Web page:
Quite significantly, the Bench then enunciates in para 11 that, “However, from perusal of the personal affidavit, it appears that merely letters have been issued by the State Government and its top officials to the District Level Officers and the Standing Committees have been constituted but the Witness Protection Scheme, 2018 is not being implemented in letter and spirit which fact is further evident from the facts of the present case itself that the petitioner (witness) to get protection under the aforesaid scheme has to approach this court twice and concerned authorities have passed the orders without any sense of responsibility. Despite the orders of this Court dated 10.06.2020 and 19.03.2021, passed in Writ C No.8925 of 2020 and Writ C No.27614 of 2020 respectively the State respondents repeatedly passed the same order. It is only after the present writ petition was filed and an order dated 05.10.2021 was passed, only then the State respondents have given protection to the petitioner by passing the order dated 30.10.2021. This instance itself is sufficient to discern the truth that various circulars or letters being issued by the State Government are merely an eye wash and in truth the Witness Protection Scheme, 2018 is not being properly implemented by the State respondents.”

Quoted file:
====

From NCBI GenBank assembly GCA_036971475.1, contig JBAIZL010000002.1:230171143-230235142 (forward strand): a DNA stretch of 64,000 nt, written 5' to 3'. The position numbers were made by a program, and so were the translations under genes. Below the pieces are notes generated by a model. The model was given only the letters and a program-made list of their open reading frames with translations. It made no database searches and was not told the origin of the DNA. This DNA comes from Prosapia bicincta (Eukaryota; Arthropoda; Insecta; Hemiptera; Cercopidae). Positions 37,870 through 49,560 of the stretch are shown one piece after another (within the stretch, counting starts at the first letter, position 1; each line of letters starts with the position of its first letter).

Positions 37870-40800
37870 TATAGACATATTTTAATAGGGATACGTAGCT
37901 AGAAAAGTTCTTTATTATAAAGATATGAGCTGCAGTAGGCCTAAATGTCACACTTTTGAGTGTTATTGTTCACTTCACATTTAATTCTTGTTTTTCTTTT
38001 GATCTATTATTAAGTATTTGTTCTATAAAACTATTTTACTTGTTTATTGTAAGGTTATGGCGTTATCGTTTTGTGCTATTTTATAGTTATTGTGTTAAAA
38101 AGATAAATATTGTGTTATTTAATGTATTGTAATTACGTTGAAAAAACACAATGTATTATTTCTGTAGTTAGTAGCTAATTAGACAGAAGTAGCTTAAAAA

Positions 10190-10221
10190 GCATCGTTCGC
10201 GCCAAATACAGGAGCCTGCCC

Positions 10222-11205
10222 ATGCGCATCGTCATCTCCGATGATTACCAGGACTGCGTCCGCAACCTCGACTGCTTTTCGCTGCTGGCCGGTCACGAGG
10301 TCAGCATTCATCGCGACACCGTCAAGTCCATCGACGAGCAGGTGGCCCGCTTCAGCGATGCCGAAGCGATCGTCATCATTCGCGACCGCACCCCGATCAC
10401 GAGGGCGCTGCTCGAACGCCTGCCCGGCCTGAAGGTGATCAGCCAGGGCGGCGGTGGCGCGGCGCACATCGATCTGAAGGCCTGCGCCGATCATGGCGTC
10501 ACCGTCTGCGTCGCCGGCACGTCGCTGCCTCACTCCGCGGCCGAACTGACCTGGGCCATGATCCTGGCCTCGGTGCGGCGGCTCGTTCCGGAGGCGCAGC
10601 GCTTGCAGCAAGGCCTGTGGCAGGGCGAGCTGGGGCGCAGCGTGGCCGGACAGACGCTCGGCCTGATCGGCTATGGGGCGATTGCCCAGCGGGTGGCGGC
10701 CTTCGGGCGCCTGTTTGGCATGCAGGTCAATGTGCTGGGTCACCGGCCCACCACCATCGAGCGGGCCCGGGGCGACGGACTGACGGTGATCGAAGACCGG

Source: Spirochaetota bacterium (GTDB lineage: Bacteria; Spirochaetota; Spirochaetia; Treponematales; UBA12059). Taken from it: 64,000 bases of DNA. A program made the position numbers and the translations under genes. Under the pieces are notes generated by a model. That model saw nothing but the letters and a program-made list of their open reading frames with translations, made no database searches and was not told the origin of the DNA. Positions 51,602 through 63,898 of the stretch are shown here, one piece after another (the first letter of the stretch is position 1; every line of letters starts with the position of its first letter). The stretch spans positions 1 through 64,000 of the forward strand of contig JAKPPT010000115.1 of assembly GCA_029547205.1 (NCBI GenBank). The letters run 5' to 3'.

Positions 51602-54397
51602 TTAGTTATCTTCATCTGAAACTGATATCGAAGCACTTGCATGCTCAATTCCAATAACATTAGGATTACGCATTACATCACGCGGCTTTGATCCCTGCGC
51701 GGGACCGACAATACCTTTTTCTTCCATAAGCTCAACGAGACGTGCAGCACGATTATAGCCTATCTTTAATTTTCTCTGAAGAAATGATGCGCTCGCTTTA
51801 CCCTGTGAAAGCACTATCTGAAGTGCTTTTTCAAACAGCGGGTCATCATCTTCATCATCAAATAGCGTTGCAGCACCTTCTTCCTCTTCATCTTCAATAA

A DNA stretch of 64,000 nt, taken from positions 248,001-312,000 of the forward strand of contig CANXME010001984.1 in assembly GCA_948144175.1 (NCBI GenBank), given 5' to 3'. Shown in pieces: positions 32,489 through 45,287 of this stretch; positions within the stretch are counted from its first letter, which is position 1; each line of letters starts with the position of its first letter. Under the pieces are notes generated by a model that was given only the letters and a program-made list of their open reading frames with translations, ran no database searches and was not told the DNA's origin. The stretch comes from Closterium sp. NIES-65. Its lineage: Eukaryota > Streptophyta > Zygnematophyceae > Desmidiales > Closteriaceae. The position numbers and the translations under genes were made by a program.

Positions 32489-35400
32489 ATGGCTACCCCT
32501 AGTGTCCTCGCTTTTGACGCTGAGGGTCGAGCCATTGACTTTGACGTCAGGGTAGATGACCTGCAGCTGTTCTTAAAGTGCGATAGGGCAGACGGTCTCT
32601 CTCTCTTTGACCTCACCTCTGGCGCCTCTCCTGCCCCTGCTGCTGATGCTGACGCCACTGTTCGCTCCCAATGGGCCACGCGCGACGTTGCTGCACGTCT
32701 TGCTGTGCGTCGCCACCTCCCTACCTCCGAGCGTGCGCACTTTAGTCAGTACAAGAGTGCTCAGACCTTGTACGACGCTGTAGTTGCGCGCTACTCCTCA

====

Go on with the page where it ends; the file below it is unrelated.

Finally, the Bench then holds in para 12 that, “In view of the aforesaid, we dispose of this writ petition with the directions to the State Government and all its concerned authorities/committees to implement the Witness Protection Scheme, 2018 forthwith as well as the directions issued by the Hon’ble Supreme Court in the case of Mahender Chawla (Supra) forthwith.”
In conclusion, what Justice Surya Prakash Kesarwani and Justice Vikas Budhwar of Allahabad High Court have held so rightly, rationally and robustly in this leading case must be now implemented forthwith by the UP Government, its authorities and committees to whom it is directed. This is the crying need of the hour also as witnesses are the eyes and ears of justice and so that must be protected at all costs and under all circumstances. There cannot be any compromise on this in any manner on any ground whatsoever! It brooks no more delay anymore now! The earlier this is done, the better it shall be in the interest of the victim, in the interest of the witness and in the interest of the justice also!